Overlander Teams Up With Tread Lightly!

Overlander Teams Up With Tread Lightly!

by Stephan Edwards


Overlanding is at a crossroads.

Our community, through shared knowledge, a passion for adventure travel, and a love of the outdoors has grown by leaps and bounds over the last ten years. More of us than ever are hopping in our rigs or throwing a leg over a bike to explore the wilder parts of our homes here in North America, and around the world.

This is encouraging. 
 

White Rim Road Utah and Jeep

 

The more we entwine our lives with wild places and find the solace and inspiration that only nature can offer, the better we become. The more inclusive we are and the wider the circle grows, the more the power of these beautiful places and experiences will remain part of our shared lives.

All of this hinges on our access to these remote places - both near and far.

That’s why Overlander and Expedition Overland are partnering with Tread Lightly! to protect and expand our trail access and stand behind responsible travel in the backcountry. No matter how, where, or why you explore, the TREAD principles should guide our travel every day:

T - Travel Responsibly
R - Respect the Rights of Others
E - Educate Yourself
A - Avoid Sensitive Areas
D - Do Your Part

What Does It Mean to Tread Lightly?

A number of years ago, someone wheeled their rig in wild drifts and circles for nearly ten miles through Death Valley National Park’s famous Racetrack Playa. The Racetrack is a geological oddity where hundreds of large stones leave long, winding tracks across the table-flat desert seemingly all on their own. We now know that over the eons large sheets of ice periodically pushed and pulled these rocks on their wandering paths. It is one of the natural wonders of the American southwest. 
 

Racetrack Playa Death Valley National Park

Race Track Playa, Death Valley National Park


It was nearly ruined spectacularly by the maliciousness of a handful of people over the course of a few destructive minutes. Death Valley is a prized bucket-list destination for overlanders and off-road enthusiasts of all kinds. It’s challenging and remote, and steeped in human and natural history. But the actions of just a few give all of us a bad name and jeopardize access for everyone. 

If we want to keep our roads and trails open, both on public lands and the property of generous private landowners, we all have a responsibility to respect the landscapes we travel through. This means staying on designated routes, not trespassing, driving in the least impactful way possible, cleaning up after ourselves and others, and educating ourselves and our trailmates whenever possible. 

Driving Forward

For myself, the number one Tread Lightly! off-road skill that I practice is avoiding what I call “lateral trail creep”. This is when drivers attempt to drive around an obstacle in their path, rather than through it or directly over it. This causes erosion and widens the trail over time, eventually making the obstacle larger and even more impassable. It also pushes the road into the surrounding landscape where it shouldn’t be. 

Walking a difficult section of trail ahead of time, thoughtfully evaluating the risk, and using a spotter are all techniques to avoid driving around tricky sections of road. Usually, the problem is not nearly as bad as it looks. Plus, it models good off-road driving behavior, develops your skills, and - as a bonus - it’s more fun.

Washed out trail Utah

 

I am particularly sensitive to this problem when I travel in one of my favorite overland destinations, the Escalante country of southern Utah. The desert environments of the Four Corners region are very fragile, and they often take centuries to recover from just a moment’s worth of damage. The region is politically sensitive, too - many popular and breathtaking trails are constantly under threat of closure to wheeled travel. The least impact I can have on both the environment and the reputation of overlanders, the better it is for those who come after me - including myself one day, when I want to return.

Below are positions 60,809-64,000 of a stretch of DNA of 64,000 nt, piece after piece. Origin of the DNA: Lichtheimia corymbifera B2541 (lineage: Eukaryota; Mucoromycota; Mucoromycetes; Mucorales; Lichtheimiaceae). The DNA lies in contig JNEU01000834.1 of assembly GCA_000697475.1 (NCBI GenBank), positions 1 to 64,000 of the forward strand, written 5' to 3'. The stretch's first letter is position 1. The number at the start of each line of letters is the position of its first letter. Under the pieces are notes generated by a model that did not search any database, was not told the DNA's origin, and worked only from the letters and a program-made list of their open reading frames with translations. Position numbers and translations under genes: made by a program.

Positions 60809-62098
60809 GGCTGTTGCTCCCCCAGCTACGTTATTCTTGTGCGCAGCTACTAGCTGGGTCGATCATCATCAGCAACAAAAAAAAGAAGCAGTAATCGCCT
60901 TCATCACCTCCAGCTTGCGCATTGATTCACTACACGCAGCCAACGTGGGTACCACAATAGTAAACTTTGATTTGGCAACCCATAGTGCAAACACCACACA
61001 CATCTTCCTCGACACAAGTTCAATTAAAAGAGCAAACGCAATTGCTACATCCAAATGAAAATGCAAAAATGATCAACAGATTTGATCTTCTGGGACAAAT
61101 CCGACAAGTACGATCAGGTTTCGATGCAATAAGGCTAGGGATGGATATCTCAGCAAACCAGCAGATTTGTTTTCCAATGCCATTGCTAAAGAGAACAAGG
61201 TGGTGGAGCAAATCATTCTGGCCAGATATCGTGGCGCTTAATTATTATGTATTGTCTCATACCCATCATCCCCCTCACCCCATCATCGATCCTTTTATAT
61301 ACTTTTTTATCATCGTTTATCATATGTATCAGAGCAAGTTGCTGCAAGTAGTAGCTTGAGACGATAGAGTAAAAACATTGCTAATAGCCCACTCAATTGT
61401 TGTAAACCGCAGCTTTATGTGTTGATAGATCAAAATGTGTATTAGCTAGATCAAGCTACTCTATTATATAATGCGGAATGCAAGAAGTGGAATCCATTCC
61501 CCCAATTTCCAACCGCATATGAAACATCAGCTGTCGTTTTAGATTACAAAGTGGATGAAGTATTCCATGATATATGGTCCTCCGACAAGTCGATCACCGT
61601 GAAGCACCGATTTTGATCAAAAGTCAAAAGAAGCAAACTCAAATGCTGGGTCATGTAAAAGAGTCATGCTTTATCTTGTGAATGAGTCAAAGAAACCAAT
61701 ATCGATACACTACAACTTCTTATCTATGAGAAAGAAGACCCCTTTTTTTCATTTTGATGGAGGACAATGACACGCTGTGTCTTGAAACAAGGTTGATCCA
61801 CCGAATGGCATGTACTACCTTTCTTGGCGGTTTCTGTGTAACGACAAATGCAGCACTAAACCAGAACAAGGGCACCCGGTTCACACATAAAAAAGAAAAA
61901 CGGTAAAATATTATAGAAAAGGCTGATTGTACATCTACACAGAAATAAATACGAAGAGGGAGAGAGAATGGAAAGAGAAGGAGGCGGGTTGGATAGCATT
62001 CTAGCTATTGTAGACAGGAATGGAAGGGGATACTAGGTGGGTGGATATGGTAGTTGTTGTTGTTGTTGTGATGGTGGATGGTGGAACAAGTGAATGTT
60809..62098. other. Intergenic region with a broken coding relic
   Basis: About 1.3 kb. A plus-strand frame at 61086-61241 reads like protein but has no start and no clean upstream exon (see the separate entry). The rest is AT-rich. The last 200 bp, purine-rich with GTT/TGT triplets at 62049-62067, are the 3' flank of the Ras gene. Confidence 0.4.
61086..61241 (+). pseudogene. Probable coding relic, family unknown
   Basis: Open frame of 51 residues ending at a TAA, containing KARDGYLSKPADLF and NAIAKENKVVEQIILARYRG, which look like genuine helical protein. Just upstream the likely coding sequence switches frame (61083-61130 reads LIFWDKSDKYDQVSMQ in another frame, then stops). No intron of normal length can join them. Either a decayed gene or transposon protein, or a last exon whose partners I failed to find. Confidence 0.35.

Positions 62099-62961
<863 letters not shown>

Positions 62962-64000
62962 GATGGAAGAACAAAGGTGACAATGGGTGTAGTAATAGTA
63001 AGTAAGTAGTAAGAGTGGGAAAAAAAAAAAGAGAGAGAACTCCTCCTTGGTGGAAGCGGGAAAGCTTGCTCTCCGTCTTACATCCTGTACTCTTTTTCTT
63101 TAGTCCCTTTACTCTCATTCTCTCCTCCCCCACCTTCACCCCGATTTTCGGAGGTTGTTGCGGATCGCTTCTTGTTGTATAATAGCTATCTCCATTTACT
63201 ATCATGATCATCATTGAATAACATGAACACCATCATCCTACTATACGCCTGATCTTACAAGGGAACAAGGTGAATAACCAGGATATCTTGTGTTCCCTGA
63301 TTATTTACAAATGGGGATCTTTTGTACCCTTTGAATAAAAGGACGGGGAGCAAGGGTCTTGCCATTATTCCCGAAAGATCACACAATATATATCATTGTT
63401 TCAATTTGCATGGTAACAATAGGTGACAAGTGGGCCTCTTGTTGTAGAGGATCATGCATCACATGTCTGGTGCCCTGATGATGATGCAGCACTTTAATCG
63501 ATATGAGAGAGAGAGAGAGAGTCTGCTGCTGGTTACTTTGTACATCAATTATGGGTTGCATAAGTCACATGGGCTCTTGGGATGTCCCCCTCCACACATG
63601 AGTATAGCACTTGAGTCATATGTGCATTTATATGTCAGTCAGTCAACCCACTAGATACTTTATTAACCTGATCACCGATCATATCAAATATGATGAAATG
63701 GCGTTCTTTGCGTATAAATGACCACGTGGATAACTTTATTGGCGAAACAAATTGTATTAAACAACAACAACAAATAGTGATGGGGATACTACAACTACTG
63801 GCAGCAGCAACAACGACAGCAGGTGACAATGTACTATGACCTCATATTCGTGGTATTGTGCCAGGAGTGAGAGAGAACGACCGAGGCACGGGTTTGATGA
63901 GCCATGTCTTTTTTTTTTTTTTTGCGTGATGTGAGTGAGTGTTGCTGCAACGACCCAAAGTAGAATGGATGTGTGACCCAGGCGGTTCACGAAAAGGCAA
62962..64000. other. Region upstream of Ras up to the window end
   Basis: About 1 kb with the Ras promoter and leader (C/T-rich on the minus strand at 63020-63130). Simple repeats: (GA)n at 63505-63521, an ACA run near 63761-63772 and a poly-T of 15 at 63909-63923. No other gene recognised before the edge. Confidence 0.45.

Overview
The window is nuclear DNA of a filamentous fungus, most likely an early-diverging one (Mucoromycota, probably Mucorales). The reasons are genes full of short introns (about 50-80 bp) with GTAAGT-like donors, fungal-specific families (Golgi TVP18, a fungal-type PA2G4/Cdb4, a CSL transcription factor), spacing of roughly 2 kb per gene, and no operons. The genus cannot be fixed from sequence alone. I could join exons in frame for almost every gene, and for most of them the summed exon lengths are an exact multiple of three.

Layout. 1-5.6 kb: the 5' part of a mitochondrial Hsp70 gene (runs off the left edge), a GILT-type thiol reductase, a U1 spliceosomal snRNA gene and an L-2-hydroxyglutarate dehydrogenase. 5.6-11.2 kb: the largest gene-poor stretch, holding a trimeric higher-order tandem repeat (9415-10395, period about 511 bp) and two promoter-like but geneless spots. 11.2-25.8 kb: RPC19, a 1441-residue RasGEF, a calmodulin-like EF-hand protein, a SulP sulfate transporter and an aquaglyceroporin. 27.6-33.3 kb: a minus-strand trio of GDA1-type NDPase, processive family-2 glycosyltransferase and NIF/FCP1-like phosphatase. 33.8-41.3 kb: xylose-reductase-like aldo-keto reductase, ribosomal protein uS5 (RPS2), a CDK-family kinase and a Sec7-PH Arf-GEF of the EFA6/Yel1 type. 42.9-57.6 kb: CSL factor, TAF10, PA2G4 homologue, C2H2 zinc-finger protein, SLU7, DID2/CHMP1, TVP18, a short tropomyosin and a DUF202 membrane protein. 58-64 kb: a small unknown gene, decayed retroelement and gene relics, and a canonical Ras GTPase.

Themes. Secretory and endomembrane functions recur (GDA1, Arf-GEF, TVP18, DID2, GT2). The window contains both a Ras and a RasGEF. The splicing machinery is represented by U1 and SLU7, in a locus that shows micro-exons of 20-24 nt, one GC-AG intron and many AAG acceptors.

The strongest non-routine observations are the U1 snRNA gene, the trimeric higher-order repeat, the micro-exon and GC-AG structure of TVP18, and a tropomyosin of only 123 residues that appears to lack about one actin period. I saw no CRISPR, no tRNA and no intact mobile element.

Jeep at water crossing Utah desert

 

A Conservation Partnership with Shared Goals

Tread Lightly! has advocated for road and trail access, responsible backcountry travel, and environmental education and service initiatives since 1985. Overlander and Expedition Overland are proud to join forward-thinking agencies, companies, and organizations like Toyota, the US Forest Service, Garmin, The Ladies Off Road Network, Warn, and Jeep to boost the mission Tread Lightly! to keep all of us exploring for many years to come.

Overlander is donating a portion of our sales to Tread Lightly! to support trail clean-ups, increase education, and champion trail access. “Keep our trails open!” is our mantra and that goal begins with every single one of us.

Land Cruiser in the desert


You can start by becoming a member of Tread Lightly!, which includes receiving some really cool swag, not to mention the good vibes you get by supporting a non-profit with wide reach that literally keeps your overland adventures on track. 

You can get involved with your local off-road club or environmental organization to participate in trail restoration and enhancement projects, off-road travel education events, and even join in for online informational sessions. Share your experiences and support for the Tread Lightly! principles with the overland community on Instagram, Facebook, and Twitter

To support Tread Lightly! follow this link, and everything you purchase to gear up for your adventures at Overlander will contribute to the mission as well. Remember - travel responsibly, respect the rights of others, educate yourself, avoid sensitive areas, do your part. Get out there and explore, and tread lightly!

This is our crossroads - which trail will you take?

 

Tread Lightly! Logo

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